Odetta Felious was an African-American folk music singer who’s sound resonated throughout the civil rights struggle. Odetta, who simply went by her first name, recorded her first single called “Odetta Sings Ballads and Blues” in 1956 followed by “At the Gate of Horn” a year later.
Born in Birmingham, Alabama and raised in Los Angeles, Felious received operatic training as a young girl. Unfortunately she believed that a plus size black woman would never be accepted at the Metropolitan Opera to perform. She started performing in musicals, and in 1949, Felious starred in Finian’s Rainbow. She later hit the nightclub circuit, performing all over the United States.
The music of Felious was heard all over the nation. In 1959 she appeared on Tonight With Belafonte a nationally televised special, signing a duet with Belafonte. Then again during the March on Washington, as she marched with Dr. King singing “Oh Freedom.” At the top of the folk music charts, Felious’ melodious sound took her to the White House where she performed for President John F. Kennedy on the televised civil rights special called “Dinner with the President.”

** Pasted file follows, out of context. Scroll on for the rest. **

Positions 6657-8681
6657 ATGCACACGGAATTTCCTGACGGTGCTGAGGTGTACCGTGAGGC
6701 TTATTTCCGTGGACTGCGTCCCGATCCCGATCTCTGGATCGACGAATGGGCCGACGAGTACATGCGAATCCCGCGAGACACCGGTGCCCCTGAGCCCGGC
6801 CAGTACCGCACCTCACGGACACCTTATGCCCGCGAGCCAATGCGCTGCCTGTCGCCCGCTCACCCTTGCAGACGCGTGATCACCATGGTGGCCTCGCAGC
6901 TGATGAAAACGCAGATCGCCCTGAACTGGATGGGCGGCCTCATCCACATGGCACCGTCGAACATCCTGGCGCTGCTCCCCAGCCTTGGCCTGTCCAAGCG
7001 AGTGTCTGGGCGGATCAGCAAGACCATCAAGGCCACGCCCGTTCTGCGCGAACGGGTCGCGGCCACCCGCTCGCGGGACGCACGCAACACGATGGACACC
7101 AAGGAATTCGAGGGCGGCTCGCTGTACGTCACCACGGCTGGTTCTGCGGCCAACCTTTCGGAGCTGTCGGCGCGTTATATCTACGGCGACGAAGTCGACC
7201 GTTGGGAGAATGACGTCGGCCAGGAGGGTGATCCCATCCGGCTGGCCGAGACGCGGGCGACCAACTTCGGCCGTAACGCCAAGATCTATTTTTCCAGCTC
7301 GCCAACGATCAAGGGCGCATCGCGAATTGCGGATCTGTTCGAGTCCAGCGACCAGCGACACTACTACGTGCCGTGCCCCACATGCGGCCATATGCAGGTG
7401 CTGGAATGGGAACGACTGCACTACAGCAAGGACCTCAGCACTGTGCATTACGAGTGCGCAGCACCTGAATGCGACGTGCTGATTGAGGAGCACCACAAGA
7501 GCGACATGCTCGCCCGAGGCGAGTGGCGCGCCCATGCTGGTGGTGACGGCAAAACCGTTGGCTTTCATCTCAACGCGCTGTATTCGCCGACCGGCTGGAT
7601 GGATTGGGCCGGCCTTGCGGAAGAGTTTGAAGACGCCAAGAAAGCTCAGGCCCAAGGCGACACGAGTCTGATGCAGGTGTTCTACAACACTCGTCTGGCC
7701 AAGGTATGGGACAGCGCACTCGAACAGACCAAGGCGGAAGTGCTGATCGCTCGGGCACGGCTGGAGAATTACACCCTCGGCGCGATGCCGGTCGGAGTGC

Felious had an impressive client base. Time Magazine included her song “Take This Hammer” on its list of the All-Time 100 Songs. Some of her biggest fans were civil rights activist Rosa Parks and Dr. Martin Luther King, Jr. Harry Belafonte referred to her as the “key influence” to his career. Other admirers were Carly Simon, Bob Dylan, Janis Joplin and John Baez.
She broadened her reach by performing in Cinerama Holiday (1955), William Faulkner’s Sanctuary (1961) and The Autobiography of Miss Jane Pittman (1974) and a list of other film productions.
Felious launched national tours before her final tour, in which she performed in a wheelchair in 2008. Unfortunately, she passed away from heart disease on December 2, 2008.